The UAS CE has had to assemble many other pieces as well, such as getting local buy-in, driving the development of new air traffic control procedures and educating government people in Quebec City and Ottawa. The Quebec government granted $800,000 to the UAS CE under its Aerospace Strategy, announced in 2016, and provincial and federal politicians, including Prime Minister Justin Trudeau, have toured the facility. However, to paraphrase Moffatt, both governments are still in the early stages of appreciating the potential, importance and value of the emerging UAV world to Canada.
Locally, pilots had to be assured that the restricted airspace would not interfere with their flying. “We have a very large focus on social acceptance from citizens and operators [airport users]. We inform operators through emails and NOTAMS. We respect their needs and freedom to fly,” Moffatt says.
Before its own CYRs became active, UAS CE had permission to use the CFB Bagotville restricted airspace. And even though its own CYRs are now ready, UAS CE can still use Bagotville’s, in a collaboration that is becoming institutionalized in some unique ways. For example, Moffatt says, “We are proposing controls of UAVs by military air traffic controllers in Bagotville, and then transferring control to Nav Canada air traffic controllers for Quebec. This will be the first time that a [military] air traffic controller will pass control of a UAV to a civilian air traffic controller. We haven’t tried this yet. We have to define the rules for [this].”
Air traffic control and the UAS CE’s hard-won SOPs intersect in ways that have never been defined before, Moffatt explains. “The biggest part with a UAV is, if you lose link with the system, how [is it] going to behave? With manned planes, air traffic controllers clear the airspace if there is an emergency. But with UAVs, if you lose that link, how do you clear the airspace? How do you define it for a UAV? We are starting to define these procedures, in general. We need to get organized on training air traffic controllers on SOPs.
“We are a test site, a test bed. We are breaking ground to satisfy Transport Canada inspectors and refining the SOPs as we go along. It’s a huge issue. There are no Transport Canada guidelines or guidance on how to write the SOPs,” Moffatt says.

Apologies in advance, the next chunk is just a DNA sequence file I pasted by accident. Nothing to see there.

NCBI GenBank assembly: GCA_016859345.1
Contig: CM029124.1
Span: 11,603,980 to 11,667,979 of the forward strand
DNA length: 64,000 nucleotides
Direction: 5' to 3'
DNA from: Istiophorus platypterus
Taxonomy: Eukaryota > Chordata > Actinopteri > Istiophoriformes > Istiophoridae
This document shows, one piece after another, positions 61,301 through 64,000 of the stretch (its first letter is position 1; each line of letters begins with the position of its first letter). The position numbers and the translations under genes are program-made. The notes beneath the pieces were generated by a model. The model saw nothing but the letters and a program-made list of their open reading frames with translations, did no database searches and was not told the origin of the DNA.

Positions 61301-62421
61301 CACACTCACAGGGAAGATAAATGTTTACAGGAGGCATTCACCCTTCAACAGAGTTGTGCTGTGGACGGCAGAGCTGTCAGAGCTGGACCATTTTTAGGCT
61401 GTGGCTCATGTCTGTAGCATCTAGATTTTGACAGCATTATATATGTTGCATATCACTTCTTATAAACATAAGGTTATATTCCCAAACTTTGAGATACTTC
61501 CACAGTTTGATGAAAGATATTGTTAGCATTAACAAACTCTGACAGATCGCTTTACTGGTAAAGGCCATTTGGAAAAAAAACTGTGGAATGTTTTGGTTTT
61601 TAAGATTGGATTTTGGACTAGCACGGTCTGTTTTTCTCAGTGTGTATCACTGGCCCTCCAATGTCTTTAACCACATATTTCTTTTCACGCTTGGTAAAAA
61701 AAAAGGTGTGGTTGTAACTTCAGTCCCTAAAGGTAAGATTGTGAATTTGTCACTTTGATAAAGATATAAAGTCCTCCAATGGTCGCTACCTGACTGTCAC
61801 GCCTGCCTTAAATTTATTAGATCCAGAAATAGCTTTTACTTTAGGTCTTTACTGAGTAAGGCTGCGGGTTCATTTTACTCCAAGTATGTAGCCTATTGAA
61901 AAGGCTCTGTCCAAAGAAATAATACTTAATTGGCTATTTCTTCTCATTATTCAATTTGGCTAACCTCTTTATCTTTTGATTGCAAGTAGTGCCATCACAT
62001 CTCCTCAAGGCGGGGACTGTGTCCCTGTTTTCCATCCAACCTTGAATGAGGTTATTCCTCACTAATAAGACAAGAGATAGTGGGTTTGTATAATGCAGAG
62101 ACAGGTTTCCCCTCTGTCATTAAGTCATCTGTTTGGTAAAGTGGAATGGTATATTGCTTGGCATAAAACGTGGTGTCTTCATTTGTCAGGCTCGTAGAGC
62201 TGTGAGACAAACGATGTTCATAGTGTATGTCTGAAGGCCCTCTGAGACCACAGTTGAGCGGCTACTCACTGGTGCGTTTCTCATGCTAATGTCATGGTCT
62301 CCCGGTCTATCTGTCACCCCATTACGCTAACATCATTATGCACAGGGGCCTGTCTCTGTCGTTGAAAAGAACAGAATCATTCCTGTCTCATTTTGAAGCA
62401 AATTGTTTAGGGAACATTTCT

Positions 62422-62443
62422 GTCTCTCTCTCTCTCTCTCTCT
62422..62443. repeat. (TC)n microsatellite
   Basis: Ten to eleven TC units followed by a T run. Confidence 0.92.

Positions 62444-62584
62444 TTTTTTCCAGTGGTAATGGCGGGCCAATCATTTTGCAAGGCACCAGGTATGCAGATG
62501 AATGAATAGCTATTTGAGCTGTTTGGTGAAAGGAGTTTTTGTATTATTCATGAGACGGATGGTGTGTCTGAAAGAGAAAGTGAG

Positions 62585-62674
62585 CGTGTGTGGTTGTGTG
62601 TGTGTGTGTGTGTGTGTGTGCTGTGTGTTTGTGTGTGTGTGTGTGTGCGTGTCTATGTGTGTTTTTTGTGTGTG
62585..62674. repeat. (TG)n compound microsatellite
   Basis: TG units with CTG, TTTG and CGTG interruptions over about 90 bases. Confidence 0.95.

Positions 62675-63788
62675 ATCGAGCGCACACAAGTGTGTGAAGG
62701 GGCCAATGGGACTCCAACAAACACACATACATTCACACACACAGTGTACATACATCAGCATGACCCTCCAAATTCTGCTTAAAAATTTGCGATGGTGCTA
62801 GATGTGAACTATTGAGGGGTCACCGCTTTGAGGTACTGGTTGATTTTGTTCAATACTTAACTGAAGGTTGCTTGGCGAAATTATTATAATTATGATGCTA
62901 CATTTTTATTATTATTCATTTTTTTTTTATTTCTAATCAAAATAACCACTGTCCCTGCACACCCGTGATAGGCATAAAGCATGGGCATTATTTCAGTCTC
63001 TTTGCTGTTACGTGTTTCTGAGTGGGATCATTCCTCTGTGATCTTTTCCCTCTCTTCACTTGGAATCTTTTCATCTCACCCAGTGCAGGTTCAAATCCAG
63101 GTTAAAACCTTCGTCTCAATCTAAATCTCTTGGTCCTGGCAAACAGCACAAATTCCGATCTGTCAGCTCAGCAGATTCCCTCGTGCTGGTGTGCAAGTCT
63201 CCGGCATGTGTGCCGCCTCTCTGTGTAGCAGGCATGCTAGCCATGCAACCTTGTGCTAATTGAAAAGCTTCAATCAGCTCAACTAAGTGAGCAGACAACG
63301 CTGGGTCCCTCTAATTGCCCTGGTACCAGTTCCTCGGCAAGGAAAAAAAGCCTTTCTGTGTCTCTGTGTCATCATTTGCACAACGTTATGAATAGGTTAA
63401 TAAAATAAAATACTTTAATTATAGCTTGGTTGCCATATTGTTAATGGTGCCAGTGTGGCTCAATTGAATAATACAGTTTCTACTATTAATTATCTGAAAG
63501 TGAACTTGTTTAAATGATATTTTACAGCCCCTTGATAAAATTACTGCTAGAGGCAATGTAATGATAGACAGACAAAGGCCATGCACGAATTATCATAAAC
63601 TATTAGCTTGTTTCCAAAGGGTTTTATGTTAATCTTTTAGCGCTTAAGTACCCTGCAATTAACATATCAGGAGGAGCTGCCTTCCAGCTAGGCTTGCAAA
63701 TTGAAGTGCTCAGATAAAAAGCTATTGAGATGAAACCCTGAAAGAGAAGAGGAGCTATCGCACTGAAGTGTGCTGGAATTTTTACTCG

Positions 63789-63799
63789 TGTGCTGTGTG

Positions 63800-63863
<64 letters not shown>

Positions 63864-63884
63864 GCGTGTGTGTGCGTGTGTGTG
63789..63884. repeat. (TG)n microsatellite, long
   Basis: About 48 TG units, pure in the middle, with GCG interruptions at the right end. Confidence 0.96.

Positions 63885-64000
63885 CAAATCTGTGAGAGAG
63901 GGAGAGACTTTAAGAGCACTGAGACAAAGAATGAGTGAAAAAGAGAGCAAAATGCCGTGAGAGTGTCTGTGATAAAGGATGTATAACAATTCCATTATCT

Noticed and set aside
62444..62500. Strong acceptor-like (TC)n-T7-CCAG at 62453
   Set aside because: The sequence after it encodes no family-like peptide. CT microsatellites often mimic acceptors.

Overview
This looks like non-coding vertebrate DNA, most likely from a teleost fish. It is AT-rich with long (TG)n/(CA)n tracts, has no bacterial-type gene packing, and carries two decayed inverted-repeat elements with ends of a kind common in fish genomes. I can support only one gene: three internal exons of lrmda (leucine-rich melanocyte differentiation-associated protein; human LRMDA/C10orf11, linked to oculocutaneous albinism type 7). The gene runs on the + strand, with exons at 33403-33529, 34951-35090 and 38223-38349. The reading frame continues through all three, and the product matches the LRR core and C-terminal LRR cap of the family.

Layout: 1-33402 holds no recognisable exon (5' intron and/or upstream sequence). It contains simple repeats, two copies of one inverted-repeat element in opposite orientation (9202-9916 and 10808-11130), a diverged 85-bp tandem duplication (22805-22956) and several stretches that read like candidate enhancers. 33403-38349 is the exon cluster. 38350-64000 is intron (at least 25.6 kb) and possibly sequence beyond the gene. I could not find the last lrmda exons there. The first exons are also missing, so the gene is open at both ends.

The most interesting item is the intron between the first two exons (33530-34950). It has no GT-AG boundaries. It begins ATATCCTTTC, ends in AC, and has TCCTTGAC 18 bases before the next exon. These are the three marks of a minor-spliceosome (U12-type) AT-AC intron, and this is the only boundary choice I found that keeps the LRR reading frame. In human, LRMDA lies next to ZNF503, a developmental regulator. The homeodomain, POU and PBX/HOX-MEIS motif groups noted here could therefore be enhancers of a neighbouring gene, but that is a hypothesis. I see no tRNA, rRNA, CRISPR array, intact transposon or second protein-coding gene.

Issues covered by the SOPs include takeoff, landing, communication, conflict detection and avoidance, altitude, separation from other UAVs and from regular traffic, flight termination points, emergency communication and lost link. Take, for example, a lost-link emergency. “As soon as you lose control of the system, it must be able to go to a specific place and hold, or come back automatically and land,” Moffatt says. Or communications. “One of the restrictions we impose is having on-board relay communication so the operator can hear and communicate with manned traffic that may try and communicate with a UAV,” Moffatt adds.
The UAS CE’s capabilities and influence will continue to grow. As funding becomes available, for example, it will build a mini-village where developers and operators can work in controlled settings and pre-qualify UAVs for various clients. As well, Moffat explains, “Clients will be able to reproduce accidents and fires, and [do] search-and-rescue and firefighting training. It will include roads, houses made of different materials, power lines, railroads, pipelines, and hydroelectric lines.”
Last fall, Moffatt organized a meeting of 70 organizations in Quebec to develop an action plan and continue to encourage Ottawa to development a federal strategy to support the UAV sector.
The UAS CE is well on its way to bringing the Canadian UAV industry and its customers into this new slice of aviation.